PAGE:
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Bulls, Bears and Excess Volatility: can currency intervention help?

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  • Corrado, L.
  • Miller, M.
  • Zhang, L.

Abstract

Asset mis-pricing may reflect investor psychology, with excess volatility arising from switches of sentiment. For a floating exchange rate where fundamentals follow a random walk, we show that excess volatility can be generated by the repeated entry and exit of currency `bulls' and `bears' with switches driven by `draw-down' trading rules. We argue that non-sterilised intervention - in support of `monitoring band' - can reduce excess volatility by coordinating beliefs in line with policy. Strategic complementarity in the foreign exchange market suggests that sterilised intervention may also play a coordinating role.

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File URL: http://www.econ.cam.ac.uk/research/repec/cam/pdf/cwpe0708.pdf
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Bibliographic Info

Paper provided by Faculty of Economics, University of Cambridge in its series Cambridge Working Papers in Economics with number 0708.

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Length: 29
Date of creation: Jan 2007
Date of revision:
Handle: RePEc:cam:camdae:0708

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Related research

Keywords: Monitoring Rules; Monitoring Band; Bear and Bull Traders; Excess Volatility; Central Bank Intervention.;

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References

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  1. Morris, S & Song Shin, H, 1996. "Unique Equilibrium in a Model of Self-Fulfilling Currency Attacks," Economics Papers 126, Economics Group, Nuffield College, University of Oxford.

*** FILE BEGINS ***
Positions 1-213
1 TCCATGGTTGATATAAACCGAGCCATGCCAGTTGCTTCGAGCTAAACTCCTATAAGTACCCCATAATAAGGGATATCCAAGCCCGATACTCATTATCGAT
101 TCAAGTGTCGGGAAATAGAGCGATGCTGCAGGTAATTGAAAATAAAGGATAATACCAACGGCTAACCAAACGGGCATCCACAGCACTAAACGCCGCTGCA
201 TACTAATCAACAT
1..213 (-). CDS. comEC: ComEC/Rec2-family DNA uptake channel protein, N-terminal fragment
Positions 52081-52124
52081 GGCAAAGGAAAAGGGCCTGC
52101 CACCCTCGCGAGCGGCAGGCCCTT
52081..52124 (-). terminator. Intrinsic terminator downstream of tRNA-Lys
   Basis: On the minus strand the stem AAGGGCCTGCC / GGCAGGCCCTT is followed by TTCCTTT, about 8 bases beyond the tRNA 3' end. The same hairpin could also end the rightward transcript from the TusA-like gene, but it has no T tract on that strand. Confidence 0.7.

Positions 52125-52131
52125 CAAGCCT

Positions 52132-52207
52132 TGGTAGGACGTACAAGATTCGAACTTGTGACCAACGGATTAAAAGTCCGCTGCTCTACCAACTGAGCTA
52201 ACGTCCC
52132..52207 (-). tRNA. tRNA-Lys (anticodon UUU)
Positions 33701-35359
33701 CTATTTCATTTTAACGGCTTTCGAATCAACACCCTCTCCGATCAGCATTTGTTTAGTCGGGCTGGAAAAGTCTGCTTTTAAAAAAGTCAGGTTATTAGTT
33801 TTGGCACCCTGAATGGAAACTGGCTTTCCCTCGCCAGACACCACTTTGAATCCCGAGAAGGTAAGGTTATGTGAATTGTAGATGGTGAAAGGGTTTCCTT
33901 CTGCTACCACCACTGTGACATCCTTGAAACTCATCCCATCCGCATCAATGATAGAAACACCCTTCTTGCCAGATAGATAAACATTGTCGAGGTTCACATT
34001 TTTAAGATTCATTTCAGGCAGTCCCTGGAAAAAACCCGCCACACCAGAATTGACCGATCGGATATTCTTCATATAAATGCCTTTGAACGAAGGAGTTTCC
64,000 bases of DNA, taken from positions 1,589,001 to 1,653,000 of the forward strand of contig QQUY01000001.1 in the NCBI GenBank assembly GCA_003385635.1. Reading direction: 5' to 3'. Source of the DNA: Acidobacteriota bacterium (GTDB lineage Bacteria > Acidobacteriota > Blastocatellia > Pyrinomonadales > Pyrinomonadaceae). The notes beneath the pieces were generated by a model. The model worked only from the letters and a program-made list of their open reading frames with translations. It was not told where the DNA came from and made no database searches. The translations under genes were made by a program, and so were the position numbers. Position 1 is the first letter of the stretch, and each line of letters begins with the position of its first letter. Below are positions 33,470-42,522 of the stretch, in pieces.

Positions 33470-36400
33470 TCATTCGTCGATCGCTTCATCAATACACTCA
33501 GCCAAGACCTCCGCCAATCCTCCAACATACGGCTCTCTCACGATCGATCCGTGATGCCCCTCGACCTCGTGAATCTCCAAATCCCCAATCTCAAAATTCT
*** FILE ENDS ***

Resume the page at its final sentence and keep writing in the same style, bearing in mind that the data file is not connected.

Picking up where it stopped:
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  9. Luisa Corrado & Marcus Miller & Lei Zhang, 2007. "Exchange Rate Monitoring Bands: Theory and Policy," Money Macro and Finance (MMF) Research Group Conference 2006 146, Money Macro and Finance Research Group.
  10. Frankel, David M. & Morris, Stephen & Pauzner, Ady, 2003. "Equilibrium Selection in Global Games with Strategic Complementarities," Staff General Research Papers 11920, Iowa State University, Department of Economics.
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Citations

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Cited by:
  1. Yi-Fang Liu & Chao Xu & Wei Zhang & J{\o}rgen Vitting Andersen, 2013. "Impact of information cost and switching of trading strategies in an artificial stock market," Papers 1311.4274, arXiv.org.
  2. Michael Melvin & Lukas Menkhoff & Maik Schmeling, 2008. "Automating Exchange Rate Target Zones: Intervention via an Electronic Limit Order Book," CESifo Working Paper Series 2221, CESifo Group Munich.
  3. Paul De Grauwe & Pablo Rovira Kaltwasser, 2007. "Modeling Optimism and Pessimism in the Foreign Exchange Market," CESifo Working Paper Series 1962, CESifo Group Munich.

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